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3.3A: The Origins of Culture

  • Page ID
    7947
  • Culture is a central concept in anthropology, encompassing the range of human phenomena that cannot be attributed to genetic inheritance.

     

    LEARNING OBJECTIVES

     

    Paraphrase what is currently thought to be the reason for the development of language and complex culture

     

    KEY TAKEAWAYS

    Key Points

     

    • The term ” culture ” has two meanings: (1) the evolved human capacity to classify and represent experiences with symbols, and to act creatively; and (2) the distinct ways that people living in different parts of the world acted creatively and classified or represented their experiences.
    • Distinctions are currently made between the physical artifacts created by a society, its so-called material culture and everything else, including the intangibles such as language, customs, etc. that are the main referent of the term “culture”.
    • The origin of language, understood as the human capacity of complex symbolic communication, and the origin of complex culture are often thought to stem from the same evolutionary process in early man.
    • Language and culture both emerged as a means of using symbols to construct social identity and maintain coherence within a social group too large to rely exclusively on the pre-human ways of building community (for example, grooming).

     

    Key Terms

     

    • community: A group sharing a common understanding and often the same language, manners, tradition and law. See civilization.
    • horticulture: The art or science of cultivating gardens; gardening.

    Culture (Latin: cultura, lit. “cultivation”) is a modern concept based on a term first used in classical antiquity by the Roman orator, Cicero: “cultura animi. ” The term “culture” appeared first in its current sense in Europe in the 18th and 19th centuries, to connote a process of cultivation or improvement, as in agriculture or horticulture. In the 19th century, the term developed to refer first to the betterment or refinement of the individual, especially through education, and then to the fulfillment of national aspirations or ideals. In the mid-19thcentury, some scientists used the term “culture” to refer to a universal human capacity.

    In the 20th century, “culture” emerged as a central concept in anthropology, encompassing the range of human phenomena that cannot be attributed to genetic inheritance. Specifically, the term “culture” in American anthropology had two meanings: (1) the evolved human capacity to classify and represent experiences with symbols, and to act imaginatively and creatively; and (2) the distinct ways that people living in different parts of the world acted creatively and classified or represented their experiences. Distinctions are currently made between the physical artifacts created by a society, its so-called material culture and everything else, including the intangibles such as language, customs, etc. that are the main referent of the term “culture.”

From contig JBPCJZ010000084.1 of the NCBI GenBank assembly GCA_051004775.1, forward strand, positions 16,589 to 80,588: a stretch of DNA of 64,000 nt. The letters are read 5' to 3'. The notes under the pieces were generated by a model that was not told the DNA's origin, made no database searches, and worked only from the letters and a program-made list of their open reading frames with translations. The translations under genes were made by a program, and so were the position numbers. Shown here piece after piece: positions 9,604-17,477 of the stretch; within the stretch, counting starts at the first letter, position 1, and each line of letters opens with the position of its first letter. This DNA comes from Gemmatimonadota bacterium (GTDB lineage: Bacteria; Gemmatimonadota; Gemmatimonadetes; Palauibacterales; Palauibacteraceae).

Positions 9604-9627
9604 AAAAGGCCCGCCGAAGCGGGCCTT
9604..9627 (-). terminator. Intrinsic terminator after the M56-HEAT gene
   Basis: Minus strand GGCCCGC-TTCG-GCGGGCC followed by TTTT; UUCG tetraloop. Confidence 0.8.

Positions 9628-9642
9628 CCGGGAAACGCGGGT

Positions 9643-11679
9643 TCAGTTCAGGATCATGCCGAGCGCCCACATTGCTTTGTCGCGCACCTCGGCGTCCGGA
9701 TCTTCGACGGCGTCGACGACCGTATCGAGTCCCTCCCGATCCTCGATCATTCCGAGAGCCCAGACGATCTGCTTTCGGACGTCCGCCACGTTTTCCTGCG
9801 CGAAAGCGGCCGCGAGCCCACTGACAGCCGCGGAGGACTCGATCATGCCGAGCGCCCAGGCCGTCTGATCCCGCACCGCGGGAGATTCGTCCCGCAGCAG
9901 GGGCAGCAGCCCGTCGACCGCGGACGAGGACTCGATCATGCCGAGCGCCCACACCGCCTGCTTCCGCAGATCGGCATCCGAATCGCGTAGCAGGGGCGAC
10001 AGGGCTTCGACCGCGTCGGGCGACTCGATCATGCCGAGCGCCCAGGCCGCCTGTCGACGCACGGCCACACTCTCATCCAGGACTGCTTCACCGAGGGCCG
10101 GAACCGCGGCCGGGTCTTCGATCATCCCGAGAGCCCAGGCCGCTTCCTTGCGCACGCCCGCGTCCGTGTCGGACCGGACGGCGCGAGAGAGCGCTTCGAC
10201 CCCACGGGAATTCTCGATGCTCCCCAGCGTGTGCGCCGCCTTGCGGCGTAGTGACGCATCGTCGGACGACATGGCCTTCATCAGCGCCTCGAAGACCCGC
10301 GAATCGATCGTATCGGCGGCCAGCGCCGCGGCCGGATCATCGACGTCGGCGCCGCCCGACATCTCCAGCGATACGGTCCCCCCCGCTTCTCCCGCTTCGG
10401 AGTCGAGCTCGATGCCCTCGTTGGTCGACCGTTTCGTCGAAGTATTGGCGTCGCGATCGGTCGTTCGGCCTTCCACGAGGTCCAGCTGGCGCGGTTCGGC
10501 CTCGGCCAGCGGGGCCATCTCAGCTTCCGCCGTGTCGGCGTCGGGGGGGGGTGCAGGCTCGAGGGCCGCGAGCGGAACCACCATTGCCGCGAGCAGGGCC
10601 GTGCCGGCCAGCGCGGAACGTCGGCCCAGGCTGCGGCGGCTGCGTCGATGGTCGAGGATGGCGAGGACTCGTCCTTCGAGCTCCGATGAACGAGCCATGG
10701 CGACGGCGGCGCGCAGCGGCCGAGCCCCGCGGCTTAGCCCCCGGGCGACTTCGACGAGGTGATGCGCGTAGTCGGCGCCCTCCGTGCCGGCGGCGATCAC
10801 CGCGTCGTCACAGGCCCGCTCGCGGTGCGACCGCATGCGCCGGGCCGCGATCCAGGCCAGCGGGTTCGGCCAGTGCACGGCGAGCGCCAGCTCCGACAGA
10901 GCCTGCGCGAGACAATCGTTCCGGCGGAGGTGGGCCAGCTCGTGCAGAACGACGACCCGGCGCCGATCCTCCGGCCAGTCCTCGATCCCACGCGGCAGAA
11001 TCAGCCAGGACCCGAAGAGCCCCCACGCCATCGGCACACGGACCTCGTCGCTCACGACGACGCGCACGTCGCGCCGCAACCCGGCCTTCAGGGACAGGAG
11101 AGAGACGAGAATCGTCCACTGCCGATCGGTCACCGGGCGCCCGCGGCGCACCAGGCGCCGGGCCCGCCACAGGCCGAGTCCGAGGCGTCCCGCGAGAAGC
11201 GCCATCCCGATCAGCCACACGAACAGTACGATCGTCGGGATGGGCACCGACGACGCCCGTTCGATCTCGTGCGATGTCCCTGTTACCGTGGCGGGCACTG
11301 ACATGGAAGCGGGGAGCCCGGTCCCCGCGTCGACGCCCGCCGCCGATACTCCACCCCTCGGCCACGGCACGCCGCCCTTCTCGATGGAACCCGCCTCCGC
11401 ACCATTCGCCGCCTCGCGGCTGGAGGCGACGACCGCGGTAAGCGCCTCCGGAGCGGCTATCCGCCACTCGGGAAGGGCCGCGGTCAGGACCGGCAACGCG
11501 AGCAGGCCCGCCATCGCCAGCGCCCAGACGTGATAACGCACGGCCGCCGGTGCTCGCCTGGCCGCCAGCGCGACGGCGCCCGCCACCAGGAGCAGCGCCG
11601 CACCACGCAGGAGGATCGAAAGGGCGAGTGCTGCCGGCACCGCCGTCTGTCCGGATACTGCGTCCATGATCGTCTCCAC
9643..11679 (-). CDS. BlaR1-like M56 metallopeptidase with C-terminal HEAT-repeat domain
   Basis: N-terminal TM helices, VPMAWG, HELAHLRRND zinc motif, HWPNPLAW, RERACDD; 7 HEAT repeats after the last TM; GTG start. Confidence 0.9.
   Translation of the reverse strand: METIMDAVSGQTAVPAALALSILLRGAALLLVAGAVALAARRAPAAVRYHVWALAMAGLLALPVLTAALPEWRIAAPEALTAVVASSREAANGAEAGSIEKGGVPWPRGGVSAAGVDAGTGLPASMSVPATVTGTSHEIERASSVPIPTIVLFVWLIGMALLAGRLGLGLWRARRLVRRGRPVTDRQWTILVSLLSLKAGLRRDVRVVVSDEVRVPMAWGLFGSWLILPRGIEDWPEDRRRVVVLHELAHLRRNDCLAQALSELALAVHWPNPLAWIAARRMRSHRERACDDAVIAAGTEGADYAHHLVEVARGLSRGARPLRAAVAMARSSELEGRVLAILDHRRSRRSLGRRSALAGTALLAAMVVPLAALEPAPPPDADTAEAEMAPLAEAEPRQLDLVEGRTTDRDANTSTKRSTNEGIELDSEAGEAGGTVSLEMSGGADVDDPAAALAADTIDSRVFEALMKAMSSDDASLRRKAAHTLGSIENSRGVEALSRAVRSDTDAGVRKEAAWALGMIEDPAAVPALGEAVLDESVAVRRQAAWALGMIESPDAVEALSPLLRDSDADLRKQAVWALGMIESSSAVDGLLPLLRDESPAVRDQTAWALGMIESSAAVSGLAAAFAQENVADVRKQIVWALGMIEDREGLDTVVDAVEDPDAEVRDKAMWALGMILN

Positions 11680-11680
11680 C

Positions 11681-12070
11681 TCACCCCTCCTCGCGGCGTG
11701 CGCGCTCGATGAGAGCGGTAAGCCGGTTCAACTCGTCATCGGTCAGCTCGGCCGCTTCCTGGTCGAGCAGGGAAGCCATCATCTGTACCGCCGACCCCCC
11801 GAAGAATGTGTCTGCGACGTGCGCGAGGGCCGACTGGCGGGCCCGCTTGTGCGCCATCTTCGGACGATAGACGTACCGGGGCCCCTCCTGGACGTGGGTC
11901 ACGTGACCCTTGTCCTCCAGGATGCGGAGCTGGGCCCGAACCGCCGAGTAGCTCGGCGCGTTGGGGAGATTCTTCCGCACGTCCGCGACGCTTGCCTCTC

The origin of language, understood as the human capacity of complex symbolic communication, and the origin of complex culture are often thought to stem from the same evolutionary process in early man. Evolutionary anthropologist Robin I. Dunbar has proposed that language evolved as early humans began to live in large communities that required the use of complex communication to maintain social coherence. Language and culture then both emerged as a means of using symbols to construct social identity and maintain coherence within a social group too large to rely exclusively on pre-human ways of building community (for example, grooming).

    However, languages, now understood as the particular set of speech norms of a particular community, are also a part of the larger culture of the community that speak them. Humans use language as a way of signalling identity with one cultural group and difference from others. Even among speakers of one language, several different ways of using the language exist, and each is used to signal affiliation with particular subgroups within a larger culture.

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    Nomads: Anthropologists rejected the idea that culture was unique to Western society and adopted a new definition of culture that applied to all societies, literate and non-literate, settled and nomadic.